Doctor insights on:
Memory Loss Testing
Diagnosis: right to left shunt now what? I've been experiencing headaches and memory loss, my np referred me to a neurologist. Results from testing were sent to np. I just left her office with a follow up to see neurologist again but the diagnosis is rig
The : The heart has two "sides": the right side pumps blood to the lungs for oxygenation and the left side pumps it to the body. A right to left shunt is one that sends blood directly from the right side to the left, bypassing the lungs. This is important fro two reasons: 1) the shunted blood does not have the opportunity to drop off carbon dioxide and pick up oxygen. If the shunt is large, it will reduce the amount of oxygen in your blood and leave you easily winded. 2) the lung, in addition to increasing the oxygen level in the blood, filters out any tiny clots or other particles in the blood. When that filter is missing, there's an increased risk of strokes. Since you have a right to left shunt, you should probably be on a blood thinner, and you should make sure that any IV lines you have placed are freed of all bubbles (the common idea that a few bubbles in a vein will cause damage is not true--unless you have a right to left shunt. Treatment depends on the size of the shunt and its location. If it's very small, you may need nothing. However, if it's big enough to create problems (and it sounds like yours is) then it probably needs to be closed. If it's in the heart, this is done by a cardiologist using a percutaneous closure device or by a cardiac surgeon using traditional open-heart surgery. If it is in the arteries of the lung, it is treated by an interventional radiologist using small artery-blocking coils placed via a puncture in the hip area or the neck. I don't know the joliet area well enough to know who's close by, but you can go to http://doctor-finder.Sirweb.Org/ to find an interventional radiologist in your area. One other thing: shunts in the lung arteries are associated with a condition called osler-weber-rendu syndrome (also know as hereditary hemorrhagic telangietasia). You should be evaluated for this condition and, if you have it, your relatives should be evaluated too. It has a strong family inheritance pattern. ...Read more
Memory loss is a symptom in which a person cannot recall (remember) something that he previously learned. Some memory loss is normal, such as not remembering facts learned in school years ago but not used since then. Other memory loss is abnormal, such as that caused by Alzheimer's Dementia ...Read more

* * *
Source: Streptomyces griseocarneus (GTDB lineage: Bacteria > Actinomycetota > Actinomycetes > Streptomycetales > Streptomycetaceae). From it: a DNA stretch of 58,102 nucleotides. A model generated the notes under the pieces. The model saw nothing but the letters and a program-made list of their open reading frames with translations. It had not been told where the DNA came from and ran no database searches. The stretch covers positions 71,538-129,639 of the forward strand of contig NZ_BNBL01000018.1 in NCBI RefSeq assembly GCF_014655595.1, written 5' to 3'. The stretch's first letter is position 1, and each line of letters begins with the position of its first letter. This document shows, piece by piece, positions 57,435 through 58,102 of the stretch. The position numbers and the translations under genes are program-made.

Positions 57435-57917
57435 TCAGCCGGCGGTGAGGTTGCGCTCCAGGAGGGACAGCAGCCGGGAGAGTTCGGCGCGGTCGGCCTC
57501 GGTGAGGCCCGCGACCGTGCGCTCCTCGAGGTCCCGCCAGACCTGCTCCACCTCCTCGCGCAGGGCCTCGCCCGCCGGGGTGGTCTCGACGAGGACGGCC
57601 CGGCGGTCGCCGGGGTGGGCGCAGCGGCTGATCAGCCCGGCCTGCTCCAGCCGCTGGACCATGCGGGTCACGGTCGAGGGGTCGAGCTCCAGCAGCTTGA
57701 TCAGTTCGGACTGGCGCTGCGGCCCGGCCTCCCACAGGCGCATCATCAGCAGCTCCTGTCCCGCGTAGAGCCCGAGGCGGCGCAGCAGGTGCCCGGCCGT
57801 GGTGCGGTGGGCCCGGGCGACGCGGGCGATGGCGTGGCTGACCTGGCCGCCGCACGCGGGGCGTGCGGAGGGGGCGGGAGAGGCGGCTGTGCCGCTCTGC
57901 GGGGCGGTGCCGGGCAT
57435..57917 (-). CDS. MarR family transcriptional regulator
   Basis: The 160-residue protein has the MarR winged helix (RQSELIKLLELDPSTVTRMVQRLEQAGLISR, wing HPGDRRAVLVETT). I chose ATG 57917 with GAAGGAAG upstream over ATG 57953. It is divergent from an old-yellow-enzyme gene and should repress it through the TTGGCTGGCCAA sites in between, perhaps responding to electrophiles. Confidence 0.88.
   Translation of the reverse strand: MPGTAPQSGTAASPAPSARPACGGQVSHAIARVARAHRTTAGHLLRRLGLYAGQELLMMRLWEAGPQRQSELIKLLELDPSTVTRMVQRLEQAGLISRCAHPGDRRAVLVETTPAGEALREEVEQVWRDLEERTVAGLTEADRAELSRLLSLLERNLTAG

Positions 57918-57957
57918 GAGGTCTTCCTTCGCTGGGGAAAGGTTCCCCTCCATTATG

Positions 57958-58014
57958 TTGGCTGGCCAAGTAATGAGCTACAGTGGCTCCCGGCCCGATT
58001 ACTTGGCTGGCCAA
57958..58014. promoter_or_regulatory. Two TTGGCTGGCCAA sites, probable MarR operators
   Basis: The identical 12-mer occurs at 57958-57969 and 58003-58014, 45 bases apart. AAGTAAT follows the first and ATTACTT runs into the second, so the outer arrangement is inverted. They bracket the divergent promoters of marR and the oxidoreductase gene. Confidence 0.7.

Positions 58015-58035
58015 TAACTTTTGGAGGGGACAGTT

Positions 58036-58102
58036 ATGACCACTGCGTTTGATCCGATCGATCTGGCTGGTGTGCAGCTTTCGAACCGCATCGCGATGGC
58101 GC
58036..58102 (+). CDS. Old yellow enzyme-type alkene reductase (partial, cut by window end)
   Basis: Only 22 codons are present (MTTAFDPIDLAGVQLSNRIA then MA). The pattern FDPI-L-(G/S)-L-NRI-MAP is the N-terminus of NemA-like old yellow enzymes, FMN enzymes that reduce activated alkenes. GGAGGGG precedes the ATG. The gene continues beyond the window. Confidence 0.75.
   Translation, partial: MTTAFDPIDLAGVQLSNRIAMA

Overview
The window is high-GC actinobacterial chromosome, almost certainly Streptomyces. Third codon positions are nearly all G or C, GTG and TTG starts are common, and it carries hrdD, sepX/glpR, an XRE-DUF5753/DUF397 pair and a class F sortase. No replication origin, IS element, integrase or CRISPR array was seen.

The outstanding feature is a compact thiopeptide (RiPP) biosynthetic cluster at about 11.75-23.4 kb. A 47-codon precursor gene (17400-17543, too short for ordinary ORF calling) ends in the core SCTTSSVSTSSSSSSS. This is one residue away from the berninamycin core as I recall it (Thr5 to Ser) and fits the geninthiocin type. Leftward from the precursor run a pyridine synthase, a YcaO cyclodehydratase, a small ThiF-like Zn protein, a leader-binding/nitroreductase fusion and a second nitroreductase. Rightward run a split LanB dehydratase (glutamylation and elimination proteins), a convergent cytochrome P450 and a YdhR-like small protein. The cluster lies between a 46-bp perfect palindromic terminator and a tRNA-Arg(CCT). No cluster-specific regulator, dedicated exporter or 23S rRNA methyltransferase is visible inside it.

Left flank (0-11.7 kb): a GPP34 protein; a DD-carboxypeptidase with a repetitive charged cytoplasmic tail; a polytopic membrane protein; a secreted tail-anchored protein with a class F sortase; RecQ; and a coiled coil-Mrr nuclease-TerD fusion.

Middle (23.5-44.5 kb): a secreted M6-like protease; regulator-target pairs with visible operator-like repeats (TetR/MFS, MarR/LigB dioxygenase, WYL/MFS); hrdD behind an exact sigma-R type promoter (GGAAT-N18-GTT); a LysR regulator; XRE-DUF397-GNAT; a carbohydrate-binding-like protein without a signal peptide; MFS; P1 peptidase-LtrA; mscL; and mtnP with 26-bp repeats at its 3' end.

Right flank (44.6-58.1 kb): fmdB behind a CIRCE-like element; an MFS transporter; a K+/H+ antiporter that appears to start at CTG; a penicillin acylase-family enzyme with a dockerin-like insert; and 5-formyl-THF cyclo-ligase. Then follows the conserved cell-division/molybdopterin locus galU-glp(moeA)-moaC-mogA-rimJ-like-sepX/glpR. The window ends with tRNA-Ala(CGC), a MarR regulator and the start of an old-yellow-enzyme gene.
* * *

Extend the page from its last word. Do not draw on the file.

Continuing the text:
My other symptoms? Confusion, delirium, seizures, migraines, memory loss, chronic fatigue almost lethargic. Blackouts. they have steadily progressed over the last month. Neurologist sending me back to pcp for other testing... could this be Encephalitis?
Grand mal seizure i had one 3/31. Am going through neuro. Testing now: mri, ct, 2 decho, eeg, etc. I now have short-term memory loss & have trouble completing my sentennces. I knlow the word, but can't get it from brain to mouth, & can't remember a
Encephalopathy: Our brains change with age. Many factors will contribute to the risk for seizures and memory and speech problems. Your doctors will need to evaluate you thoroughly for metabolic problems, blood pressure problems, risk of stroke, risk of cancer, risk of neuro-degenerative disease, etc. I am sure they will provide the necessary and appropriate treatment to help you stay functional and content. ...Read moreSee 1 more doctor answer
3 small nonspecific lesions. Lyme disease negative. Now being tested for nerve damage and memory loss, all thats left is stroke and ms, limbs tingle?
MS is possible: Assume you have 3 small brain white matter lesions, but your sensory symptoms and memory issues, could well be a sign of ms, or prior strokes. Can sort out by getting MRI of neck and MRI of gray matter using dir techniques, as extra lesion on these films could confirm ms. Maybe spinal fluid would help. Talk with your doctor, should be able to pin down. ...Read more
Common signs: Most studies of memory indicate that memory peaks in the 18-30 year old range, and then it gradually declines after that, so changes in memory are normal. Some common signs of abnormal memory problems include repeating oneself over and over, getting lost in familiar places, difficulty with eating or hygiene, difficulty with following directions, or losing track of dates, time, people, or places. ...Read moreSee 1 more doctor answer
Several causes: Sudden memory loss can be caused by strokes, seizures, certain medications, psychiatric conditions and rarely complex migraine. Another cause is transient global amnesia a condition in which patients suddenly can't form new memories. It usually recovers within 24 hrs. The cause is not known but it may be a complex vascular phenomenon. ...Read more
Sudden may not be: Sudden at all if the episodes are ones that you "keep on having". It could be one of several kinds of seizures. Absence seizures act that way but are very brief and not noticed by the person affected. Dissociative episodes can last longer(large gaps of time not remembered) and are usually products of explosive anger or ptsd. In all cases medical evaluation is necessary. Don't put it off. ...Read moreSee 2 more doctor answers
Depends upon cause: If sleep deprivation or sleep apnea with daytime hyper somnolence, might use Nuvigil. Would check for thyroid or vitamin issues and treat specifically, and if infection such as syphilis or HIV, use appropriate meds. Drugs for Alzheimers may be useful in alternative conditions, especially head injury. Some medical foods like Cerefolin-NAC and Axona can be valuable. ...Read moreSee 2 more doctor answers
What could be wrong if you are having memory loss even to the point you forget your age and i'm only 33?
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